Appendix A mathematical details
A.1. Equations of motion
The calculation of whale and engulfed water speeds V c(t) and V w(t) is obtained from (3.1) and (3.2) during stages 1–4.1, and from the following coupled equations for stage 4.2: A1 A2 The equations are used first to compute the accelerations a c(t) and a w(t). This is followed by the computation of V c via the finite-difference version of a c≡dV c/dt (Gould & Tobochnik 1996), and by that of the coordinate X c(t), via V c≡dX c/dt. This coordinate is defined as the distance between a point at the mandibular joint and the same reference point on the shore that was used to define V c(t) (figure 13). Computations of V w and X w are done similarly, with X w(t) being the distance between the leading edge of the very first slug engulfed (also herein referred to as the ‘leading slug’) and the same shore reference that defines X c(t). On the other hand, the function M meter is the water meter equation, which tracks the amount of water being engulfed, namely A3 In equations (3.1) and (3.2) (i.e. during stages 2–4.1), one has M w(t)=M meter(t). Because, during stage 4.2, parts of the engulfed water may be re-exiting the mouth, equations (A 1) and (A 2) involve the sum (M meter−ρ w A c(t)(X c−X w)) to represent the mass of the engulfed water that now decelerates along with the animal, and ρ w A c(t)(X c−X w) to represent the mass of the engulfed water that moves on its own according to the net external force exerted on it. In this model, the transition from stages 4.1 to 4.2 occurs when the following milestones are reached: (i) the mouth is closing, (ii) V w(t)>V c(t), and (iii) Here, is the maximum value of the open cross-sectional frontal area of the mouth being reached by the function defined in equation (2.2).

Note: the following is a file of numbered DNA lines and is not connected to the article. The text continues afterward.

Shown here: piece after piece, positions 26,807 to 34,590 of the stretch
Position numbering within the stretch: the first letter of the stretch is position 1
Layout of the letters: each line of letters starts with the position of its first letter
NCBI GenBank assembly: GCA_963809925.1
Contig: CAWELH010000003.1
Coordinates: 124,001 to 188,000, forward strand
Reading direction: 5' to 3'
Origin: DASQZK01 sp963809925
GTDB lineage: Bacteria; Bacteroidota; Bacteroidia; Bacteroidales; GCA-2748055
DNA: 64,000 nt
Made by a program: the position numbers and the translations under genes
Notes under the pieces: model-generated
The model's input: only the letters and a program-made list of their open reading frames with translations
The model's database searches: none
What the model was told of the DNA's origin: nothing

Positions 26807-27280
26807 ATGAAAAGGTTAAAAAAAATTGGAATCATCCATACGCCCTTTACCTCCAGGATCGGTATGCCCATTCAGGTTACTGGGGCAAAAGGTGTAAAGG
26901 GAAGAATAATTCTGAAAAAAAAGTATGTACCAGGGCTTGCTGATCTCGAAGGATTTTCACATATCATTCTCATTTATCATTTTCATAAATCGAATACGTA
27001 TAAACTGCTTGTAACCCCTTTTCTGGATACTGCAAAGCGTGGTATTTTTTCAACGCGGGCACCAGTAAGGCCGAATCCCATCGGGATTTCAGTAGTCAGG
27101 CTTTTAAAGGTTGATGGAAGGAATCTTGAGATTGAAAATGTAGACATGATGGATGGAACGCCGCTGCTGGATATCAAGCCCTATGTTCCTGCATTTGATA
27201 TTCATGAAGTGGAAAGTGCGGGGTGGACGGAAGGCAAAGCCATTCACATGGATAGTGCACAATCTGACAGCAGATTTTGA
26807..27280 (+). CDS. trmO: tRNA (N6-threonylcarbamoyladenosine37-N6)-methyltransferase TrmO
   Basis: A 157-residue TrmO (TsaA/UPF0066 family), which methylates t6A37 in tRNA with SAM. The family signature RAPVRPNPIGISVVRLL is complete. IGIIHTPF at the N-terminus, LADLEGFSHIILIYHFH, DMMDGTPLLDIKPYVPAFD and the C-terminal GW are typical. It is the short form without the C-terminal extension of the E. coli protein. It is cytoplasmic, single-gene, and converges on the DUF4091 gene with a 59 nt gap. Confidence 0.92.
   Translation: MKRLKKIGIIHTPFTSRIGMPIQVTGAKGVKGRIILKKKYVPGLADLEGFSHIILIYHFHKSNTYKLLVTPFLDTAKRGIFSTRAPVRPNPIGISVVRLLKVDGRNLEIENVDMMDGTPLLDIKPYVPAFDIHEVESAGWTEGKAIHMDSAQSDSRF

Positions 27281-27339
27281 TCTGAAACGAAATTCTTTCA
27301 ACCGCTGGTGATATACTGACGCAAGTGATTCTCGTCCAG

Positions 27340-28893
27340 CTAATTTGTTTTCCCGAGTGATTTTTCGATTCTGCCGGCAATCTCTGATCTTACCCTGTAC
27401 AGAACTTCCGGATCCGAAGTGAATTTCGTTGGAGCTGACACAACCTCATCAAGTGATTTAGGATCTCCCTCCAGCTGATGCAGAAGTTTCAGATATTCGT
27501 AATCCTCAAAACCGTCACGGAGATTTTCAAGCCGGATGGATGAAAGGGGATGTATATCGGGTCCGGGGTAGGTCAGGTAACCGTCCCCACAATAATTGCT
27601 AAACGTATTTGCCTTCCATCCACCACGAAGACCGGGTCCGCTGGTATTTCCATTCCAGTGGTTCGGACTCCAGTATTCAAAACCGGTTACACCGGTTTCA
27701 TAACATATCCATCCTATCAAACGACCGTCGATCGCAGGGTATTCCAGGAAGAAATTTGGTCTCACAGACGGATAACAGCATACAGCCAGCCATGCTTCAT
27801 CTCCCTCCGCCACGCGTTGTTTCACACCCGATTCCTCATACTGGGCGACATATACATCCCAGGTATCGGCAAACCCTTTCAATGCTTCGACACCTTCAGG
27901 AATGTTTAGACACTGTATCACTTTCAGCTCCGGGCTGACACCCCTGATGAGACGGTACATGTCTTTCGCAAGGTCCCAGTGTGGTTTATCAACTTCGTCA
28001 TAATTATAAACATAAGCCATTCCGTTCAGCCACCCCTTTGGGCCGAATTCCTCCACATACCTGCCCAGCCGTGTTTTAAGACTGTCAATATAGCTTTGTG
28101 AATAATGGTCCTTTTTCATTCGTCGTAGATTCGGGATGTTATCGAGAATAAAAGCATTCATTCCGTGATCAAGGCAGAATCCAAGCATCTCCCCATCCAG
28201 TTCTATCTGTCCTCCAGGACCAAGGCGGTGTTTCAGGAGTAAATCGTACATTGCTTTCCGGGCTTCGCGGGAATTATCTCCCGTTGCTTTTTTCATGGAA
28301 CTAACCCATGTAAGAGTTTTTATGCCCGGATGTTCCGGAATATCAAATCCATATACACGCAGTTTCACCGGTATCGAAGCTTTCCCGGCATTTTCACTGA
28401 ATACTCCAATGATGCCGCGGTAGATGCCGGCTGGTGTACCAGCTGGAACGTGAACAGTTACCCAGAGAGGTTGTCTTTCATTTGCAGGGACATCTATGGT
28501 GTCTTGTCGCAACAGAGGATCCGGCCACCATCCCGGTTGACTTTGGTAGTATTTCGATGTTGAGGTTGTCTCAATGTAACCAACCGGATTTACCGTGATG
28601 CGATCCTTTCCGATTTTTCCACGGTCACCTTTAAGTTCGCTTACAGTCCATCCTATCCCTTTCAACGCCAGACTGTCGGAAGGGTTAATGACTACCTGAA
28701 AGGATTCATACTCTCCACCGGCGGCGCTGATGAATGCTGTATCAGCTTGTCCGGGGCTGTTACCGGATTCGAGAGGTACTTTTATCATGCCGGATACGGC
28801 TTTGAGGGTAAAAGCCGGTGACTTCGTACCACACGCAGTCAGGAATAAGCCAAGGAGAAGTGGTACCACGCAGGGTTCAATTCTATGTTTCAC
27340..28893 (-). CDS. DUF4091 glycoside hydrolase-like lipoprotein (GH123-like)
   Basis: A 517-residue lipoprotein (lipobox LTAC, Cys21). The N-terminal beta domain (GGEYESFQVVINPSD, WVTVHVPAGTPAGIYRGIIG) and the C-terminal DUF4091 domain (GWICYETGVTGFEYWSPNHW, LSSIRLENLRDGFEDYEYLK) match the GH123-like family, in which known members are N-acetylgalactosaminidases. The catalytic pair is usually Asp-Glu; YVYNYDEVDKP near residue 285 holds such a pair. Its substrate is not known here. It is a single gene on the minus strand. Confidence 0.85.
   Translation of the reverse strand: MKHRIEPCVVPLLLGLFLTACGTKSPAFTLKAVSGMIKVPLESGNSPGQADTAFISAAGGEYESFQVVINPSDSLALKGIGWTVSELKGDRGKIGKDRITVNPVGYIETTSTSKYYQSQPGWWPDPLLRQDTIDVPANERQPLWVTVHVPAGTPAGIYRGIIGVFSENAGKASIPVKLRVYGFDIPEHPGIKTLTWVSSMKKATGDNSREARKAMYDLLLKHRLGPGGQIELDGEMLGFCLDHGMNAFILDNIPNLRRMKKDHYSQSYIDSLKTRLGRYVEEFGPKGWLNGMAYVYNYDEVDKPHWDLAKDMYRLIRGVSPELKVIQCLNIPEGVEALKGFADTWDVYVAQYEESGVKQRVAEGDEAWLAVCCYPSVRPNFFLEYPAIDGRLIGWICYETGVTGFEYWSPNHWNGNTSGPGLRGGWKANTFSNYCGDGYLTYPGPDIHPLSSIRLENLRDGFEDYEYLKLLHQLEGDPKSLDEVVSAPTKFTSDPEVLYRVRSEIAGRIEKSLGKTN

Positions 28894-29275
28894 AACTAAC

The simulations shown in figures 7–12 were obtained from the numerical integration of the equations of motion (3.1), (3.2), (A 1) and (A 2), using the simple Euler–Cromer algorithm (Gould & Tobochnik 1996). Although usually unsuitable for most multi-temporal scale simulations, Euler's method is accurate with the problem at hand, given that the two time scales operating here, namely that of the mouth cross-sectional area A c(t) and that of shape drag, are of the same order of magnitude, i.e. 100–101 s. As defined by equation (2.2), the changes related to A c(t) are of equal duration during both mouth opening and closing stages (3 s). The basic time scale of shape drag, on the other hand, can be estimated from the ratio τ drag∼M c/(ρ w V c(0) SC D) (derived from the integration of M cdV c/dt=−(1/2)ρ w SC D V c(t)2 with constant SC D). Using M c=50 000 kg, SC D∼1.0A c max=1.0×8.7 and V c(0)∼3 m s−1 yields τ drag∼2 s. A check of the simulations, which were typically integrated using a time step dt=0.01 s, was performed at a shorter time increment (dt=0.001 s) and compared with those performed at the usual time steps. Such comparisons revealed no substantial differences in computed trajectories.